Time was created by God, and time is therefore good. It has been said that "time is salvation." But time has also suffered as a result of man's fall (physicists have discovered that time can be warped), and our impression of time speeding up may not be purely imaginary. Saint Nilus the Myrrh streamer of Mt Athos (+1651) prophesied that in the last times, "The day will spin like an hour, a week like a day, a month like a week, and a year like a month. For the evil of man will cause even the elements to become strained; they will become tense and hurried..."

      To assist us out of this maelstrom, we have the Church. Here we find a link between the visible and invisible worlds, between time and eternity. Here we offer glory to God, "both now and ever, and unto ages of ages.' The church services are meant to transport us out of this world, out of this present time, and to elevate us towards what is eternal. All worldly cares, which we are called to lay aside, include any notion of time (alarm watches, therefore, should be turned off or left at home). When we are engrossed in the services, as we should be, we are indeed oblivious to time.

      We also have the example of the saints, men and women "not of this world," as our Lord Jesus Christ calls all of us to be if we desire to be His true followers. Some saints tasted eternity even while in this temporal life. Did Christ not say, The kingdom of heaven is within you? Again, eternity does not lie somewhere in the future; eternity/s; it is a present reality. St. Macarius the Great writes from experience that by purifying his intellect, man is granted grace through which he is "here and now raised to the eternal world and perceives its beauty and its wonder."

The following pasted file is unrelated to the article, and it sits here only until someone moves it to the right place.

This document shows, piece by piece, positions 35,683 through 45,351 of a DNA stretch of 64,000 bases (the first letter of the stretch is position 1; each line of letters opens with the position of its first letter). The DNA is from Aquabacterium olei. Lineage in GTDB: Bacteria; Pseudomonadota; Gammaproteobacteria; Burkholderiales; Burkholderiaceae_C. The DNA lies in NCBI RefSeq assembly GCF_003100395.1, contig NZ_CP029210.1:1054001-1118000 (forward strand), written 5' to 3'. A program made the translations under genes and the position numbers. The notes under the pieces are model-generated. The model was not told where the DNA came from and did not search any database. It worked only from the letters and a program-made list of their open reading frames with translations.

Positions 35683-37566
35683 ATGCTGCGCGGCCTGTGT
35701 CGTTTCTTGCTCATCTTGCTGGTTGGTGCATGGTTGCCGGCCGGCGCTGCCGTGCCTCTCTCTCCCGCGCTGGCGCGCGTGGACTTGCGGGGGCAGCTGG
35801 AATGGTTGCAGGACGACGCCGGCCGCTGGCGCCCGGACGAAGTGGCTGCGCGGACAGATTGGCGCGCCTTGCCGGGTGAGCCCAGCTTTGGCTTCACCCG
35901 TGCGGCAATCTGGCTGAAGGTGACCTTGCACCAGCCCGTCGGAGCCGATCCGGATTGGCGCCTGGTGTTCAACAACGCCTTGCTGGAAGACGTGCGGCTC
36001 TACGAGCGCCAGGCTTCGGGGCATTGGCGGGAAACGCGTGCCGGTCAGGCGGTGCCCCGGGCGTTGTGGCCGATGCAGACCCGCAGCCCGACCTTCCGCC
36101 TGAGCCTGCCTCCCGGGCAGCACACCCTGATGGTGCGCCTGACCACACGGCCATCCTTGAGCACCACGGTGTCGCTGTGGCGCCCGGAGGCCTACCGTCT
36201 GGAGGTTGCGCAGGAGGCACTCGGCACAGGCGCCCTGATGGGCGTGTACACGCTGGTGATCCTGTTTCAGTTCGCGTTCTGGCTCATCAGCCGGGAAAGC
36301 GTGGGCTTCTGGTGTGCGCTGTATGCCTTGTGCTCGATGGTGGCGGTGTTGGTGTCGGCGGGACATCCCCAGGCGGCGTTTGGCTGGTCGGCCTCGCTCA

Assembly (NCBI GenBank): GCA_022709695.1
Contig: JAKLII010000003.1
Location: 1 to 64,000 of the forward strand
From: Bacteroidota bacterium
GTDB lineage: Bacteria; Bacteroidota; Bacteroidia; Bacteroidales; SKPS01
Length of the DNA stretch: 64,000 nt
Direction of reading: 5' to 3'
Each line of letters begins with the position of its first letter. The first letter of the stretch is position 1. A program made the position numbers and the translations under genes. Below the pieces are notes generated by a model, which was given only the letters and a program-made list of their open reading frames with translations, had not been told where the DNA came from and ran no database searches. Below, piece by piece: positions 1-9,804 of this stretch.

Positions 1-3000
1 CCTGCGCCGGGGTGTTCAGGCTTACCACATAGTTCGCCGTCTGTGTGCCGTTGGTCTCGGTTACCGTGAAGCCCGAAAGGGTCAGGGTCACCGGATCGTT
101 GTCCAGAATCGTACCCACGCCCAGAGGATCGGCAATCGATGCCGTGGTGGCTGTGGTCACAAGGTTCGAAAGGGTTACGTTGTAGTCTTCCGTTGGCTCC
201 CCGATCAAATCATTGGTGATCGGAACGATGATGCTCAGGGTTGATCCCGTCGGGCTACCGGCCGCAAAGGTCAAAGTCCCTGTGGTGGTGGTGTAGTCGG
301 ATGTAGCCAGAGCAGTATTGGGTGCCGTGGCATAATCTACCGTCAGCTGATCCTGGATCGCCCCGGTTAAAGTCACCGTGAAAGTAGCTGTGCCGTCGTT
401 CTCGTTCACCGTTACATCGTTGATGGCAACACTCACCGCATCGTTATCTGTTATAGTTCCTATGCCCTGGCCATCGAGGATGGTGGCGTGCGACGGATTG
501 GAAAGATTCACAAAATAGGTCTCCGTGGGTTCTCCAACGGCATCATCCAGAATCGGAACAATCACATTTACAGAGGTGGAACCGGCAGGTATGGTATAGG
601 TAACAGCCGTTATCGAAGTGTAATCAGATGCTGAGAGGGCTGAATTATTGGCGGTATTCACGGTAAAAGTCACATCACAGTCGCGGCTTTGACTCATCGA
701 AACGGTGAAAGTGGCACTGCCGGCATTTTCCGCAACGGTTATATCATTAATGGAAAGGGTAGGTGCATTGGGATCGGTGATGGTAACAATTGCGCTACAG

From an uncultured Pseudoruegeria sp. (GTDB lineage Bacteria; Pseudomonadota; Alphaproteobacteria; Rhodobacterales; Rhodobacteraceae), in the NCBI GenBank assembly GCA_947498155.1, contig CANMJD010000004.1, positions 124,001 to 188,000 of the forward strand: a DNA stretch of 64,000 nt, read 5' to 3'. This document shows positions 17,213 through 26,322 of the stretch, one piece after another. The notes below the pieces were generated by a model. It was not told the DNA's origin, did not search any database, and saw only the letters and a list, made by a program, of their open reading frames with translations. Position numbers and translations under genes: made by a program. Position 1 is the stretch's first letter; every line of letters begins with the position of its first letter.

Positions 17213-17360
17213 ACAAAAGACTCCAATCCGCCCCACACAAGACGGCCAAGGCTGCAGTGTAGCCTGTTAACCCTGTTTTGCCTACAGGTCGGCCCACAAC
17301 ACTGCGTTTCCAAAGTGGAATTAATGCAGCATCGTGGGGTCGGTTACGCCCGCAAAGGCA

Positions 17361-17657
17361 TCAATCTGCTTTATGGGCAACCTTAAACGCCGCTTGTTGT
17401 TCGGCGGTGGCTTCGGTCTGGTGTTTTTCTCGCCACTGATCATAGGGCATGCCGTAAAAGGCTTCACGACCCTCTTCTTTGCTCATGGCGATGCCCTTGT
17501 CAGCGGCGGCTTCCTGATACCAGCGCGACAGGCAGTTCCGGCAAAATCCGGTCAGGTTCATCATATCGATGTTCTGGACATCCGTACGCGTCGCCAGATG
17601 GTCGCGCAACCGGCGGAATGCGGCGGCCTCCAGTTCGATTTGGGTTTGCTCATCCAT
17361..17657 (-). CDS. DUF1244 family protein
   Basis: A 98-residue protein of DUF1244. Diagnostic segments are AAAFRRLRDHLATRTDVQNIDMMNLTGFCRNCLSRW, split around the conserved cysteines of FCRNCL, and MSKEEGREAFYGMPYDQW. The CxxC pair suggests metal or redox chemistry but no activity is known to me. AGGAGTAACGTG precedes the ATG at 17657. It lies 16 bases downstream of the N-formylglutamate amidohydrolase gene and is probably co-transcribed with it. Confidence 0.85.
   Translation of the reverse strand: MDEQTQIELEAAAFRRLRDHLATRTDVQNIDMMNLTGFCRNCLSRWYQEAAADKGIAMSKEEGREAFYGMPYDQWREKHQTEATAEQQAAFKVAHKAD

One of the ways that the saints gained access to this eternal world was through stillness, a concept foreign to our contemporary culture. "Stillness," writes St. Peter of Damaskos, "is the basis of the soul's purification .... By removing ourselves from human society and distraction, we escape from turmoil and from him who walks about like a lion, seeking whom he may devour, through idle talk and the worries of life. Instead, we have but one concern, how to do God's will and to prepare our soul so that it is not condemned when we die." Here is a wonderful antidote to the hectic pace of our lives today. While few of us can withdraw so completely from the world, we all need to make time in our busy schedules for stillness, for hiding ourselves in the inner chambers of our hearts, and reaching for what is eternal. Such quiet times should likewise be provided for our children, who are so readily wound up by the Pac-Man pace of the here and now.

     The prospect of eternity and the end of our life on earth can be terrifying. However, we know that our Saviour's redeeming Passion opened for us the door to eternal life, and if we make an effort to purify our souls and acquire a clean conscience, we can rejoice in the passage of time, in the sure hope that now is our salvation nearer than when we believed (Rom. 14:11).